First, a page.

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Published On: Wed, Nov 11th, 2015

Ben Carson explains tax plan, media still attacks it or misrepresents it entirely

Some call it a Fair Tax, but Dr. Ben Carson evokes Biblical principles when describing his version of a flat tax rate. During the GOP debate on Tuesday in Milwaukee, Fox’s Neil Cavuto put forth the question, contrasting his ideas with Donald Trumps.

“Everybody should pay the same proportion of what they make. You make $10 billion, you pay a billion. You make $10, you pay one. You get same rights and privileges,” Carson begins. “I don’t see how anything gets a whole lot fairer than that. But you also have to get rid of all the deductions and all the loopholes because that is the thing that tilts it in one direction or another. And you have to set the rate at an appropriate level.”

Of course, the media has been after Carson on his “God’s tax plan”:

 photo/ Gage Skidmore

photo/ Gage Skidmore

“Did we just hear Fox Business Network ever so slightly needle the evangelical vote? Carson doesn’t take the hint and just says he’s for everyone paying their taxes in the same proportion. Based on Carson’s response, it appears God is no fan of the mortgage interest deduction.  Good time to sell.” (Deadline)

Huffington Post misrepresents Carson’s remarks completely: “After a meandering answer, Carson essentially said that Trump’s plan was better.” (LINK)

Even in religious communities as Patheos has written: “Jesus preached economic justice for the poor. The kingdom of God was about raising up the poor and bringing low the wealthy. Jesus taught that the wealthy cannot enter the reign of God while they are still wealthy. In the story of the poor widow, he condemned the exact kind of proportional tithe in Ben Carson’s tax plan. God isn’t about simplistic proportionality. God is about economic and social justice. What’s fair isn’t that everyone pays the same percentage. What’s fair is that everyone has enough and no one has too much.”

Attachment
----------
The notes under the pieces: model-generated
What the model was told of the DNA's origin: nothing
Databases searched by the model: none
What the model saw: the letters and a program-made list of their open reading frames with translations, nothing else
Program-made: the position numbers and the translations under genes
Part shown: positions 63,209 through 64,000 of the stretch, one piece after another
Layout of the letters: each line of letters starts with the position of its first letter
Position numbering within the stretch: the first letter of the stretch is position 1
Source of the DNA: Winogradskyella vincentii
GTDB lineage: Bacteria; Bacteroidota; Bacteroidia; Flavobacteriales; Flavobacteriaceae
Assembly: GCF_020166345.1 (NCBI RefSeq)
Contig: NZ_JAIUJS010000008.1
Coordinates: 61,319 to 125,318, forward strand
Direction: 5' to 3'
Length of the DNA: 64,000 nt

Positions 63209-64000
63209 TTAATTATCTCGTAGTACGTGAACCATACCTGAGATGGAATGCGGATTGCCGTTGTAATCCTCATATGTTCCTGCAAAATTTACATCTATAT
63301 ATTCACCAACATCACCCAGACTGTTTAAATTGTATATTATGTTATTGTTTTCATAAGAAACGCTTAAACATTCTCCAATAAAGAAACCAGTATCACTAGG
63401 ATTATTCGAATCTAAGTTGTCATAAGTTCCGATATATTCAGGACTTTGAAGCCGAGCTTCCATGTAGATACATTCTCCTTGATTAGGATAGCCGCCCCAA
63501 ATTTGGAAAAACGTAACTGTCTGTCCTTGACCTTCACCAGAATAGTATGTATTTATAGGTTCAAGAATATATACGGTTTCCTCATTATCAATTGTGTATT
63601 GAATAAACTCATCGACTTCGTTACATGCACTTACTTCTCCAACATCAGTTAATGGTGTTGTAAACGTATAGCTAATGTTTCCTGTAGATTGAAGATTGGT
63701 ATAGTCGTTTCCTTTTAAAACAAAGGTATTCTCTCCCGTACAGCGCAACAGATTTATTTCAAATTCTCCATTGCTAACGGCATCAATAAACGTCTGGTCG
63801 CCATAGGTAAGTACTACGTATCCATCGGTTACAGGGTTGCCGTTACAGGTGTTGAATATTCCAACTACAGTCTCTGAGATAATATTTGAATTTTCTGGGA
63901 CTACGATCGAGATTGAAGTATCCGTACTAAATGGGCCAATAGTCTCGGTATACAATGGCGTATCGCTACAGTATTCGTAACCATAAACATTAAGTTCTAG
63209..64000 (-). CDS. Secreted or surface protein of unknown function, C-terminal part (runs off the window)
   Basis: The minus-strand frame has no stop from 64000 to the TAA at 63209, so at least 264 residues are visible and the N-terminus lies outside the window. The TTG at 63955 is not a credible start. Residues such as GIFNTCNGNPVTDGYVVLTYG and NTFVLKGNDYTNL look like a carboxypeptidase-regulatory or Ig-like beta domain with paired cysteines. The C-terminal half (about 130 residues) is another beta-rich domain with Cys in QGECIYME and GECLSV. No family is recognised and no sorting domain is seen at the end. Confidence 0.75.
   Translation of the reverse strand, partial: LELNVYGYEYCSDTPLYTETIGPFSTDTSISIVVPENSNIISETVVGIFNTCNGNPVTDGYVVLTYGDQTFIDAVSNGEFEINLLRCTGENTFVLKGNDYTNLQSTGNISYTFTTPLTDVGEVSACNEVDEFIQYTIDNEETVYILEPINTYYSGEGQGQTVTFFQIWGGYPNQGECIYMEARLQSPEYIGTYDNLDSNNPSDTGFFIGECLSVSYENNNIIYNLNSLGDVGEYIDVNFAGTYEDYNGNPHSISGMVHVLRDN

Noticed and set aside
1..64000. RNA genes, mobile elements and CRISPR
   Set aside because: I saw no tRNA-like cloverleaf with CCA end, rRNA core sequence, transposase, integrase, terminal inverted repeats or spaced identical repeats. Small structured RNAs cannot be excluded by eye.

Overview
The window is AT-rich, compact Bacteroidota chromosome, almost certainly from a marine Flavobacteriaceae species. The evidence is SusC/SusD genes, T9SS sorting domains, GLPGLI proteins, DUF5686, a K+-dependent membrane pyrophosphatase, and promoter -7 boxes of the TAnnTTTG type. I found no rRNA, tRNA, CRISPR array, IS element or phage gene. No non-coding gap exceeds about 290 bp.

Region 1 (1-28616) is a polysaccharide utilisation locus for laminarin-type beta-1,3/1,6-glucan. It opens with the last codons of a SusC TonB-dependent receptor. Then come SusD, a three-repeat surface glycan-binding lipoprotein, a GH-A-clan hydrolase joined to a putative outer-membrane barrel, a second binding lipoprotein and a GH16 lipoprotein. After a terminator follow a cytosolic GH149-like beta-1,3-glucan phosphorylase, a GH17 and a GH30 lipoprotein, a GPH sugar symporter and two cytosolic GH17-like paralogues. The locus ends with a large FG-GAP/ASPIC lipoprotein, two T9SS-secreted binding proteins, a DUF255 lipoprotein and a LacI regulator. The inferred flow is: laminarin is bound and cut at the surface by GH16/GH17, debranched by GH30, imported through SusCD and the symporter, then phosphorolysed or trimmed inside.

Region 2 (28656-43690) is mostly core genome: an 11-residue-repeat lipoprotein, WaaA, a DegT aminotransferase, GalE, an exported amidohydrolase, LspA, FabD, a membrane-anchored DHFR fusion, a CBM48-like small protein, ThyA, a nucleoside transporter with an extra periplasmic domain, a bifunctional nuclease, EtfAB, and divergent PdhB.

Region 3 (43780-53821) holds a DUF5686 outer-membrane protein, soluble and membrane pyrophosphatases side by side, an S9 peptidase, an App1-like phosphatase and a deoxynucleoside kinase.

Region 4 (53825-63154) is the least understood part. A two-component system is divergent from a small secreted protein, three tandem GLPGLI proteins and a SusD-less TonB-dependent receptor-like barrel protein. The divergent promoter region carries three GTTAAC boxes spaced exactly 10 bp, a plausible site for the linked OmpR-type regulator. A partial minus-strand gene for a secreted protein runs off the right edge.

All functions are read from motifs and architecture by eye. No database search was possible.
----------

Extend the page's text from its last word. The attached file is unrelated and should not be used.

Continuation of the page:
Full transcript of the exchange (via TIME) below.

 

CAVUTO: One of the biggest economic concerns of course in the country are taxes. Facebook data certainly backs that up. Once again the green on this map that we’re going to see here shows how the conversation around taxes is resonating across the nation, especially here in Wisconsin.

First off, Dr. Carson, to you. You say you are in favor of a tax system, I guess akin to tithing, sir, with a flat tax rate of up to 15 percent because you said, if everybody pays this, I think God is a pretty fair guy, so tithing is a pretty fair process.

But Donald Trump says that is not fair. That wealthier taxpayers should pay a higher rate because it’s a fair thing to do. So whose plan would God endorse then, Doctor?

(LAUGHTER)

Yours or Mr. Trump’s?

CARSON:

Well, you know, when I say tithing, I’m talking about the concept of proportionality.


CAVUTO:

Right.


CARSON:

Everybody should pay the same proportion of what they make. You make $10 billion, you pay a billion. You make $10, you pay one. You get same rights and privileges.

I don’t see how anything gets a whole lot fairer than that. But you also have to get rid of all the deductions and all the loopholes because that is the thing that tilts it in one direction or another. And you have to set the rate at an appropriate level.